Northwest Montana’s persistently unpredictable weather through late spring and early summer has kept the region’s river guides on their toes, adapting trips and plans as needed.
But spring runoff and heavy river flows in June are nothing new, and raft guide services on the Middle Fork of the Flathead River are staying relatively busy with customers, though with adjustments. June is a slower month in general, with July and August providing the bulk of business for river guides.
Sally Thompson, co-owner of the Glacier Raft Company in West Glacier, said the Middle Fork’s water level as of last week was typical of spring runoff, meaning it’s high but not un-navigable.
Her company is using only its most experienced guides, who monitor water levels daily, have daily safety meetings and determine how much debris is floating down the river. Like other guide services, Glacier Raft Company has age restrictions because of the high water.
“If it comes up high again we won’t do trips,” Thompson said last Wednesday. “It’s kind of a day to day thing. A lot of it is totally up to Mother Nature.”
What remains to be seen, and what will differ from most years, is how high the water will remain deep into the summer. Late snowmelt and lingering flood levels could make for an interesting summer. And maybe, for rafting, that might mean a great summer, particularly later when flows are generally meek but could be chugging along this year.
“Obviously we’re going to have good water for a lot longer,” said Randy Gayner, owner of the Montana Raft Company.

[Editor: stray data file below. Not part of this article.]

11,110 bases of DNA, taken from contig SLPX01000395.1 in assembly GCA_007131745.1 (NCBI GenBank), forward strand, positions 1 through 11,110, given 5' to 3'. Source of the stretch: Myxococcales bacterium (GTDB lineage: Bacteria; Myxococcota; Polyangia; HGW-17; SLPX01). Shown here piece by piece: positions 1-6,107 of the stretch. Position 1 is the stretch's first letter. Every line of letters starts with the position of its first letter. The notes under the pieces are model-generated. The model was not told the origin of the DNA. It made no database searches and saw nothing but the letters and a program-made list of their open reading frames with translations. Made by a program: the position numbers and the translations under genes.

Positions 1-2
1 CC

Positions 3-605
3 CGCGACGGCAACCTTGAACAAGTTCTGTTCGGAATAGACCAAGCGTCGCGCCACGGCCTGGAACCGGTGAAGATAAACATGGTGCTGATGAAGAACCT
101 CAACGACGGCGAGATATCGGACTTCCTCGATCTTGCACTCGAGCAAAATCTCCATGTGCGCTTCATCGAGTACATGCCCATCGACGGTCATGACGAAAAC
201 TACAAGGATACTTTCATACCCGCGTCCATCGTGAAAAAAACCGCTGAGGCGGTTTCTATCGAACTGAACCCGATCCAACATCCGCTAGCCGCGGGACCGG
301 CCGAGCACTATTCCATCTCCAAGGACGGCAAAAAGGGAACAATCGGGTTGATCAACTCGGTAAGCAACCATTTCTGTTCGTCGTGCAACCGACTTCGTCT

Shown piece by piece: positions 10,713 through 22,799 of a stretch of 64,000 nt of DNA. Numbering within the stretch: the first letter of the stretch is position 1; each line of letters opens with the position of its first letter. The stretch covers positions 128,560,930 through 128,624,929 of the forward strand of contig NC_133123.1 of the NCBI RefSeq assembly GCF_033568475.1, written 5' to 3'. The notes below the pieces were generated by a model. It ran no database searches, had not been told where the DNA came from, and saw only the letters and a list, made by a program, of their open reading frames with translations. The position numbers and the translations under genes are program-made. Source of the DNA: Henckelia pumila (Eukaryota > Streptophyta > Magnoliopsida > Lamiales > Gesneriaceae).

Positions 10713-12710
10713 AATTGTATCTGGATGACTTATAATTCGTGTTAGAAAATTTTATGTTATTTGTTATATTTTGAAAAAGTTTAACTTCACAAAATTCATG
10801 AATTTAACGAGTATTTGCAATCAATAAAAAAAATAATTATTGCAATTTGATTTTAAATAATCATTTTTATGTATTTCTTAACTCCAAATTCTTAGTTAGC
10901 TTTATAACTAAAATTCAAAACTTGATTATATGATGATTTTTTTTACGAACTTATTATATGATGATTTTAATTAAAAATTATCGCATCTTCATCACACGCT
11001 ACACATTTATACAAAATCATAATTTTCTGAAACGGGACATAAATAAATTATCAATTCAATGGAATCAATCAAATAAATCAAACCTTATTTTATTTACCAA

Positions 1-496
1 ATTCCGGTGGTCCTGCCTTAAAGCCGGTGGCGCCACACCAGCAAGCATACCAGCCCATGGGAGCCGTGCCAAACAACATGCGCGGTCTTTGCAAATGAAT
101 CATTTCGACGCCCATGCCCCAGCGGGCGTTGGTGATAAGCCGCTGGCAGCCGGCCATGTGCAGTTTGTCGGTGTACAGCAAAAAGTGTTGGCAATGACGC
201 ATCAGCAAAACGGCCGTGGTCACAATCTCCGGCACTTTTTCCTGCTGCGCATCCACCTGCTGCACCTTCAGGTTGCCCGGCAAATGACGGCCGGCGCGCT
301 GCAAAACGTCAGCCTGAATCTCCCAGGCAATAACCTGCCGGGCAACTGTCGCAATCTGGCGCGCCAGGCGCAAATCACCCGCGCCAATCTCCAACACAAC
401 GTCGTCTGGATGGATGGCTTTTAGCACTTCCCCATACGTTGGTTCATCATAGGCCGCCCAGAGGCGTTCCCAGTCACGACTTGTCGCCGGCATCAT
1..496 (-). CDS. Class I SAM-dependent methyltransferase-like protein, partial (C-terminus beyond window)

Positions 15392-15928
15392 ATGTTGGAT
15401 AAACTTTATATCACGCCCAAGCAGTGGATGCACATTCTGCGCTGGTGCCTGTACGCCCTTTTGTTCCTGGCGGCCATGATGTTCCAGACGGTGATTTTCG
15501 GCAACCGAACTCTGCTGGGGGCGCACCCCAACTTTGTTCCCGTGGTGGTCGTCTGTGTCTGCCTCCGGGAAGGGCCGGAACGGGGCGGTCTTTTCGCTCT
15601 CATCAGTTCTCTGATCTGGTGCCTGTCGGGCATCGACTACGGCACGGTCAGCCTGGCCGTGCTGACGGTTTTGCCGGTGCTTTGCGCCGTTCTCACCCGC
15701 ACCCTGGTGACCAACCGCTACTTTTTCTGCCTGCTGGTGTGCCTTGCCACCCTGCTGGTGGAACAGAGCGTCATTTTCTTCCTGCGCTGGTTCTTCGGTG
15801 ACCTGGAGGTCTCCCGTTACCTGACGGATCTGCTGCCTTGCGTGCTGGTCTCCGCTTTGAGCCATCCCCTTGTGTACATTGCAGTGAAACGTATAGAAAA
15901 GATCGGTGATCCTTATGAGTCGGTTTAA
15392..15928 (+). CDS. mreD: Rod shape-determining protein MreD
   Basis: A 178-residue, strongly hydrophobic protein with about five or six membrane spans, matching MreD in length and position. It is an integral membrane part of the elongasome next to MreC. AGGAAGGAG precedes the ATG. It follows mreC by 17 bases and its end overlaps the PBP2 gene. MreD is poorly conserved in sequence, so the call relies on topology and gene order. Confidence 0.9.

Nic Lee, owner of Great Northern Resort, has been sending out one or two raft trips per day, changing up the sections of river depending on the conditions. Lee notes that there are so many variables that alter a river’s character that it’s hard to predict what the Middle Fork will look like in a few weeks, let alone on a daily basis.
So far this summer, Great Northern Resort is keeping busy with both guided trips and classes.
“We definitely don’t discourage anybody,” Lee said. “We’ve got hundreds of miles of river.”
With flooding all over the news, Gayner said he has been fielding calls from people concerned about the river levels.
“The biggest thing is answering people’s questions,” he said. “It’s basically education. Everybody reads flooding and they say they’re not going out, but we have a lot of good water out there and we’ve been about on par with trips so far.”
But Thompson cautions against amateurs taking on the rivers in their current state. She said the water is much colder than many people expect and wet suits are necessary. Not to mention, the rivers are powerful right now.
“There are conditions you have to be knowledgeable about and be careful,” she said. “We’ve seen people out there on the river ill-equipped and they’re lucky they made it. You really have to know what you’re doing.”
Fly fishing is an entirely different story. The rivers won’t clear up for awhile. Until then, anglers need to seek out standing water like ponds and lakes.
“We’re being creative,” Thompson, whose company offers fly fishing guide services, said. “For people who want to learn to fly fish or practice, we have four stocked ponds and we have access to a couple of other ponds.”
Gayner’s company also does hiking trips in Glacier National Park. Those trips are affected by the remaining snowpack and Gayner said he’s having to “adapt a little bit.”
“Reservations for backpacking trips are up,” he said. “It’s going to be a good season, but we’ll be a little restricted early on.”
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